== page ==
Oh, I’ve been in the hot seat before. Really, it’s all about perspective.

“So, most of the people you work with have, or have had, a failing liver?”
“Yup.”
“So, mostly drunks then? Lots of Cirrhosis and whatnot?  Folks like me?”
“About half. The other half are Hep C patients.”
“Oh. So, clearly we are a very glamorous lot.”
“Yup.”

And so it went yesterday at my yearly liver ultrasound. As some of you know, I had a shunt implanted into my liver in the fall of 2015 to help with portal hypertension in my liver due to three plus decades of alcohol abuse Cirrhosis. Brittni was my tech and although I truly felt that she and I were at opposite ends of the spectrum in our lives, we united as a sisterhood over my now slim (but incredibly jiggly) torso as she ran her warm gelled wand over my abdomen, listening for the churn-churn-churning sound of blood shooting through my shunt. Brittni was rather serious and really, why shouldn’t she be? Her day had barely started and she’s got my loud and chipper ass on her examining table thinking it’s a night at the Improv. It’s 7:30 am and I’d already made a crack about why there wasn’t a cocktail lounge in the waiting room.

*crickets*

But here’s what Brittni didn’t know. Brittni didn’t absorb just how gloriously grateful I was to be sitting on that examining table cracking booze jokes. My last few memories at that hospital weren’t exactly heart warming. I remember wondering if I would leave at all, after my third stint being readmitted that summer. From draining my belly seven (!) separate times to my terrifying MELD* score to a possible transplant discussion, my time there was far from fun or funny, but yet, there I was, laying tits up in a softly lit room sporting a big cheesy grin while Brittni did her thing. Truth be told, I was so damn happy that I wanted to hug Brittni like a game show contestant that just won because that is exactly what I felt like.

I didn’t.

I often compare myself to a rescue dog, especially at work. I liken myself to one because I want to imply how grateful I am to be there, and that I will be loyal and faithful forever because I know only too well what its like “out there”. I’ve been around the proverbial block, you see. Of course, they haven’t a clue as to what I’ve seen, or really, what the hell I’m talking about, and everyone always laughs when I make the comparison.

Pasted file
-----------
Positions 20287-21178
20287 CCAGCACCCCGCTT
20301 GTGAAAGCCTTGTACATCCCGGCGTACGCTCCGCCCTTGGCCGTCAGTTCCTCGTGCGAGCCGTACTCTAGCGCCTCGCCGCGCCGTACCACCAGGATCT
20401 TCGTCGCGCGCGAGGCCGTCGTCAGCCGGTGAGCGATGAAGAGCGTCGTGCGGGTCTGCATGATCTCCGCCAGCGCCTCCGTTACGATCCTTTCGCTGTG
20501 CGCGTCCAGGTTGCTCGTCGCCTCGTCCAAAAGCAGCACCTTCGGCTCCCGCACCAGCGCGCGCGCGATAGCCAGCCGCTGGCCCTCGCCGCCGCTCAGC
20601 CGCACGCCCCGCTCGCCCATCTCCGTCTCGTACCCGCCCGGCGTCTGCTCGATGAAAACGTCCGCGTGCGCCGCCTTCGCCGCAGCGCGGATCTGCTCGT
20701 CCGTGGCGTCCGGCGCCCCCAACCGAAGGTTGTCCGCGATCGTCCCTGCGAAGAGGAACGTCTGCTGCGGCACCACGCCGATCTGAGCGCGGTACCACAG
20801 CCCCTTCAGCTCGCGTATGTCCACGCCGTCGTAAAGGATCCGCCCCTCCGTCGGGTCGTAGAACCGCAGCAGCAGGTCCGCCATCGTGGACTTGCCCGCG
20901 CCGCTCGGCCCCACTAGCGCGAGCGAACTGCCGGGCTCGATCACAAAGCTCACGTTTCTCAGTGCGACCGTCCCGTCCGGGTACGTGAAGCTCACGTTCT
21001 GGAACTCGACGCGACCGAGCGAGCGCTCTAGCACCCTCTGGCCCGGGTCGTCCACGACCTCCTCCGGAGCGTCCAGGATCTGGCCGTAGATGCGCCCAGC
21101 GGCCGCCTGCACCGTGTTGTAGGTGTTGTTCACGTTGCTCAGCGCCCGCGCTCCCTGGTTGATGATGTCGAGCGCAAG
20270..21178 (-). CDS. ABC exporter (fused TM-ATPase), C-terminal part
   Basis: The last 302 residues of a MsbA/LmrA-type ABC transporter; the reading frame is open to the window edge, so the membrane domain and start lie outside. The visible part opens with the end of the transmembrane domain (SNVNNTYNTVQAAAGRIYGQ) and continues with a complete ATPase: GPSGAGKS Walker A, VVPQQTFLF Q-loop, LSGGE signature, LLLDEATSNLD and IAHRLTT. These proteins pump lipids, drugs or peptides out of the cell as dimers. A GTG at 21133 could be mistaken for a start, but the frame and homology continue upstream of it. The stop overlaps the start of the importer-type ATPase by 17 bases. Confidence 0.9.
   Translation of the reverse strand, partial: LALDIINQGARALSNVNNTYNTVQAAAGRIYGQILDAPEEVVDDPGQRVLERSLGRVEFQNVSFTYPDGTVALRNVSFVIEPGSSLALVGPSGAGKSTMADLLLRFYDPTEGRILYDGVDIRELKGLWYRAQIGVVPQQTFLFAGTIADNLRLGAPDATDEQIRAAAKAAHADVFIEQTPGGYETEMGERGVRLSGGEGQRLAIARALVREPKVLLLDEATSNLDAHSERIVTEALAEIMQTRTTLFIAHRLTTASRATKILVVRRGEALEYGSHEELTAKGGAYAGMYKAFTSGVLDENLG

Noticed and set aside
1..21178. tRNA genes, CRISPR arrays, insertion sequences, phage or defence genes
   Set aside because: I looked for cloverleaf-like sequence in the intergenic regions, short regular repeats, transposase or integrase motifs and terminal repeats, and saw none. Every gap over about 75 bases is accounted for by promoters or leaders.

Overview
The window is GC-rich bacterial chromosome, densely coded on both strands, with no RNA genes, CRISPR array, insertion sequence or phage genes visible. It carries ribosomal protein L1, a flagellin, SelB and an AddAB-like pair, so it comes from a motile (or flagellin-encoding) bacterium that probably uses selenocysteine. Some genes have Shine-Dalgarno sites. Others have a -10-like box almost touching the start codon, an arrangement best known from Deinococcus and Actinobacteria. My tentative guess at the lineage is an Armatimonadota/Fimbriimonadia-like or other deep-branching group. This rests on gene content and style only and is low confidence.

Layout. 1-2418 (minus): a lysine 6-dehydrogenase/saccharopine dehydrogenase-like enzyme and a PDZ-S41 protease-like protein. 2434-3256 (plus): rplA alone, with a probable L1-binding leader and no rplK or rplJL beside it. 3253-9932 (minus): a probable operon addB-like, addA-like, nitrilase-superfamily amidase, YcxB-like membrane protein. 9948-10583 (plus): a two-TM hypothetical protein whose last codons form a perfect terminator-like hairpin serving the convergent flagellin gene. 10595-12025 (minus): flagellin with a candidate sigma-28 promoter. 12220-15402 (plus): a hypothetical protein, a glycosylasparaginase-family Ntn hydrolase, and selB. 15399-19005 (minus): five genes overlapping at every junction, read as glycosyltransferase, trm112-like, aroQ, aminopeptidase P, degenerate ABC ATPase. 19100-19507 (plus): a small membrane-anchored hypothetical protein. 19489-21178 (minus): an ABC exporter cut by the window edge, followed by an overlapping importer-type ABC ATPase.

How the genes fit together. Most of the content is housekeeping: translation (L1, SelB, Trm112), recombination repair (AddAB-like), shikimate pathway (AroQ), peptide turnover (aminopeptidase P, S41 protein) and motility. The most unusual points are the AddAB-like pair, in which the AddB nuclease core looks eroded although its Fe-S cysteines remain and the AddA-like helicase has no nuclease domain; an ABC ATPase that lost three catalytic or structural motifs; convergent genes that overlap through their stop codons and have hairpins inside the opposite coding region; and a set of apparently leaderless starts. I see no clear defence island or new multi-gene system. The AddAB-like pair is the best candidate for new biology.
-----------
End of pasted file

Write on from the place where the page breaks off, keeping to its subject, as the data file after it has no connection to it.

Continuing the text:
They don’t know about the blackness and despair. They don’t know about the abyss. I used to think that it would be enough just to live, you know? Enough to barely limp away from the wreckage I created and live humbly in my regret. But that’s not enough, is it? No. I have to give back. I have to help others. I have to show them there’s hope and help and a way out. The only way I can keep this thing is to give it away.

A few weeks ago I used my rescue dog comparison line on a friend** of mine via text message. She responded quickly with “notsomuch a rescue dog, more like a phoenix from the ashes”. Tears suddenly filled my eyes as I read, and re-read that response.

Ah, perspective.

So, you see, I have work to do. So glad you’re part of my journey.





*MELD score is a number that ranges from 6 to 40, based on lab tests. It ranks your degree of sickness, which shows how much you need a liver transplant, in layman’s terms.

** This is Julia, the same friend from one of my initial posts, the judgement of julia – that gal can DROP THE MIC.

7 Comments

    1. Me, too, my friend. I wish I had “gotten it” earlier, but that’s a fool’s wish. It took every drink it took, as they say. My only wish now is to be the light on the other side for someone else, as so many were for me. Just like you.

      Thanks for being a lifetime friend.

      Jen
  1. I calls them like I sees them! ❤️ You’re that kid when I was in grade school that made me laugh and shoot milk out my nose. Your humor, candor and strength carries you and the people around you.

    Julia

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